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On the Edge of Utopia: Performance and Ritual at Burning Man. By Rachel Bowditch. London: Seagull Books, 2010; pp. 364.

The week before Labor Day, approximately 50,000 people journey to the Black Rock Desert in Nevada to create the annual week-long event known as Burning Man. There, participants build, inhabit, and deconstruct the temporary Black Rock City, which is dedicated to cultivating the community's values of self-reliance, radical social inclusion, participation, de-commodification, immediate experience, environmental responsibility, radical self-expression, art, and gifting. Inspired by Lewis Hyde's claim that a permanent bond is created between the giver and receiver, Burning Man's notion of gifting is that participants bring gifts for the community and expect nothing in return. Many participants work year-round to create large-scale art installations, mutant vehicles (extreme art cars), theme camps, sound art, burnable art, live performances, and public-service camps, such as functioning medical stations, a fire department, peacekeeping ranger stations, a post office, an airport, a bus station, radio stations, an information center, a newspaper, and a recycling center. The city symbolically emanates from The Man—a forty-foot wooden effigy that is ceremoniously burned on Saturday night as the culmination of the event. Having captured the attention of scholars from a wide spectrum of fields (including sociology, anthropology, religious studies, American studies, art history, and even marketing), the Burning Man Project is also the subject of Rachel Bowditch's well-researched and provocative book On the Edge of Utopia: Performance and Ritual at Burning Man. While a few articles are available, Bowditch's is the first book to explore the event through a performance studies lens.

For Bowditch, Burning Man is an "ambivalent second world" (320) where participants rehearse utopian futures through everyday performance and carnivalesque play, while simultaneously complying with normative society's legal regulations. Participants can thus explore new notions of self and community that may be implemented into their real-world lives. Bowditch provides a historical account of the event, now entering its twenty-sixth year, drawing upon an archive that includes the print record, her own attendance, and a hundred personal interviews. Combining her auto-ethnography of the event's annual manifestations from 2001 to 2008 with an academic analysis that draws on performance theory, utopian theory, and critical discourses on festival, carnival, and pilgrimage, Bowditch guides the reader through seven chapters divided among three parts.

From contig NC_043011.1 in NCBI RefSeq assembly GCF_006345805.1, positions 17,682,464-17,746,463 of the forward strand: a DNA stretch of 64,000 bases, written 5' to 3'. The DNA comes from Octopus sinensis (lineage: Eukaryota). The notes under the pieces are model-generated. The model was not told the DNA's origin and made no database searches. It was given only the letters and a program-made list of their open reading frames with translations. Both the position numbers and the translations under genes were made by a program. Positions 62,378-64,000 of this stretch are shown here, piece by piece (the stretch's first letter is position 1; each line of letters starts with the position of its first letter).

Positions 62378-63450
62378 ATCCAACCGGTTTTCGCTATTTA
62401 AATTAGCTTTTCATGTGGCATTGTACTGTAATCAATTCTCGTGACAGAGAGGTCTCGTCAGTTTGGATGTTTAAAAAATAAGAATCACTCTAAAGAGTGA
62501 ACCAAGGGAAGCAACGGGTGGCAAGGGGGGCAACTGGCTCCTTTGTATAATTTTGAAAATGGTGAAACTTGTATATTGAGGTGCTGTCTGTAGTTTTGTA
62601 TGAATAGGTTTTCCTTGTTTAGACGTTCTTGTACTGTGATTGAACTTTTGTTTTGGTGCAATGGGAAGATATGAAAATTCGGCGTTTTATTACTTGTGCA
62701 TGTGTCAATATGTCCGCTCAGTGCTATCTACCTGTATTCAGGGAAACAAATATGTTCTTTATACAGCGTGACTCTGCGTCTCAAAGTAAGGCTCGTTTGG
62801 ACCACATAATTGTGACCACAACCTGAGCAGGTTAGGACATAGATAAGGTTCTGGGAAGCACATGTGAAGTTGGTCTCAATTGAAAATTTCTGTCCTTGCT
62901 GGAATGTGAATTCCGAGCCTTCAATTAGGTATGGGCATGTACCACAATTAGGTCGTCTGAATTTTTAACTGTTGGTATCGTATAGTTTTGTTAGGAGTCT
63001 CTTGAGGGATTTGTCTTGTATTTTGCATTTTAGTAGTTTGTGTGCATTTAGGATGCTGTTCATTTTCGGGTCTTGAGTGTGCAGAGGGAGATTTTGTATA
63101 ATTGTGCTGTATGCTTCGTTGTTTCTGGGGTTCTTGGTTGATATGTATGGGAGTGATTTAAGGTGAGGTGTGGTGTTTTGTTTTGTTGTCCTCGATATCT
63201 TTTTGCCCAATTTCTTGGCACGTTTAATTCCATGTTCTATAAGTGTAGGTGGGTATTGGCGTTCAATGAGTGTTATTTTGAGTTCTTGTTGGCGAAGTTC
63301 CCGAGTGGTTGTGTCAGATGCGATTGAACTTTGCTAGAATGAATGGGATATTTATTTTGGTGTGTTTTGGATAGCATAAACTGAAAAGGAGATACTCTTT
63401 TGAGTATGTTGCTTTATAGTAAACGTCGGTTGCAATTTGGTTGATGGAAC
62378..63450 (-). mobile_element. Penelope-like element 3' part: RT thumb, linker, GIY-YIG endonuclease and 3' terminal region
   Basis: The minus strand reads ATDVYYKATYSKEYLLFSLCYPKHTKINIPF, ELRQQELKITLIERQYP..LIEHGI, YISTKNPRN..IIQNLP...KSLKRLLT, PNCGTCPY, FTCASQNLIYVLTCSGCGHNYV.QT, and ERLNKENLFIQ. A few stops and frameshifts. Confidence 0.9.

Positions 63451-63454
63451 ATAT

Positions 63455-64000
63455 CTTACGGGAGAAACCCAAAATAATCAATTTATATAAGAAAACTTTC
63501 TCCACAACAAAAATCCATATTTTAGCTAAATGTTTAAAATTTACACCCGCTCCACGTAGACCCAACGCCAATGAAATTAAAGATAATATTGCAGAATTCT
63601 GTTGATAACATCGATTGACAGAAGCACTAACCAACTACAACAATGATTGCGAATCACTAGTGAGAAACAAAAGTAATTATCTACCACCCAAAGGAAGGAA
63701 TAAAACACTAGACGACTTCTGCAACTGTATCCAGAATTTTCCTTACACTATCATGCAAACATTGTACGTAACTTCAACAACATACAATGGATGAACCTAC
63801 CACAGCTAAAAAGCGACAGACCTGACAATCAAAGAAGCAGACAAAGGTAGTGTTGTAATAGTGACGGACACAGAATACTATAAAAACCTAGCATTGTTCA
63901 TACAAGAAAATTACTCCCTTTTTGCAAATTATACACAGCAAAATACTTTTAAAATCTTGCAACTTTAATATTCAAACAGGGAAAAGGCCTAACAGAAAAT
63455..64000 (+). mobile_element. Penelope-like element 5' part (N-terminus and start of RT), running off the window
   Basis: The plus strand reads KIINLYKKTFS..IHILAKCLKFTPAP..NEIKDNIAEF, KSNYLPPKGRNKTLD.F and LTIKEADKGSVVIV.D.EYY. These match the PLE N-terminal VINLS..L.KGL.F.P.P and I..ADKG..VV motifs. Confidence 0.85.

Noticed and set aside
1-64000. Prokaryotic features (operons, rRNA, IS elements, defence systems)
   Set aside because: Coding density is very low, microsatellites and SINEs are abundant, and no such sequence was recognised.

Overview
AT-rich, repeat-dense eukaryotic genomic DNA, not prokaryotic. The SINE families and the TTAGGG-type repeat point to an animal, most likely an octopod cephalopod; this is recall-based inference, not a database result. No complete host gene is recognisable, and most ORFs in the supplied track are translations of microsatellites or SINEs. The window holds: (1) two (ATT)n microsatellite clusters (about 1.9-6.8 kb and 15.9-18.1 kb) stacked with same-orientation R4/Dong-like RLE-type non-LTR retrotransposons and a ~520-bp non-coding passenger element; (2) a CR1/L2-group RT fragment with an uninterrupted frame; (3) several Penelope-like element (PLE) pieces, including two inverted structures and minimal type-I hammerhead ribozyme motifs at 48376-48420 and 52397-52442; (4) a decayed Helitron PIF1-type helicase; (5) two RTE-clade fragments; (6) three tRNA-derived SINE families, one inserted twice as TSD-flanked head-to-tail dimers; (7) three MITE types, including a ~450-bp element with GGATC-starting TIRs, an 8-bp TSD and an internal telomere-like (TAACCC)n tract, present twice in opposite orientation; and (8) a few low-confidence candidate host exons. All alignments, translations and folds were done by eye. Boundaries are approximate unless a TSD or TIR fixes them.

Part 1, "Blueprint of Black Rock City," examines early influences on and narratives of the event. It then explores how the Burning Man community both practices and disrupts the utopian ideology it professes. Chapter 1, "Seeds of a Movement: From Chaos to Order," recounts the official story of Burning Man's origins as told by the organizers, rooting it both in the personal healing ritual of purported founder Larry Harvey and in the first pilgrimage to the Black Rock Desert, which was one of the "zone trips" created by the San Francisco Cacophony Society. Bowditch chronicles the event's growth as it moved from San Francisco to Black Rock, became an LLC (limited liability company), and dramatically evolved into a countercultural movement. She acknowledges the ambiguities of memory and the mythology of the event's founding by including the alternative historical narrative of long-time "burner" Chicken John, whose account significantly diminishes Harvey's involvement. In chapter 2, "Rehearsing Utopia," Bowditch describes Burning Man as a Foucauldian heterotopia and a site for realizing Jill Dolan's notion of the utopian performative, but [End Page 667] she also exposes the community's common illusion that it exists in a space free of rules by revealing its struggle to implement a utopian ideology within a capitalist economy.

Part 2, "Realms of Performance," analyzes various performances that occur at Burning Man. Chapter 3, "Spontaneous Acts: From Performances of Everyday Life to the Carnivalesque," consists of short sections that look at the Burning Man event through different lenses: as environmental theatre, modern-day happening, modern-day saturnalia, playground, and place for performative self-transformation. Chapter 4, "Dark Carnival: The New American Alternative Circus," highlights five troupes that were either born at or shaped by the event...


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pp. 667-668
Launched on MUSE
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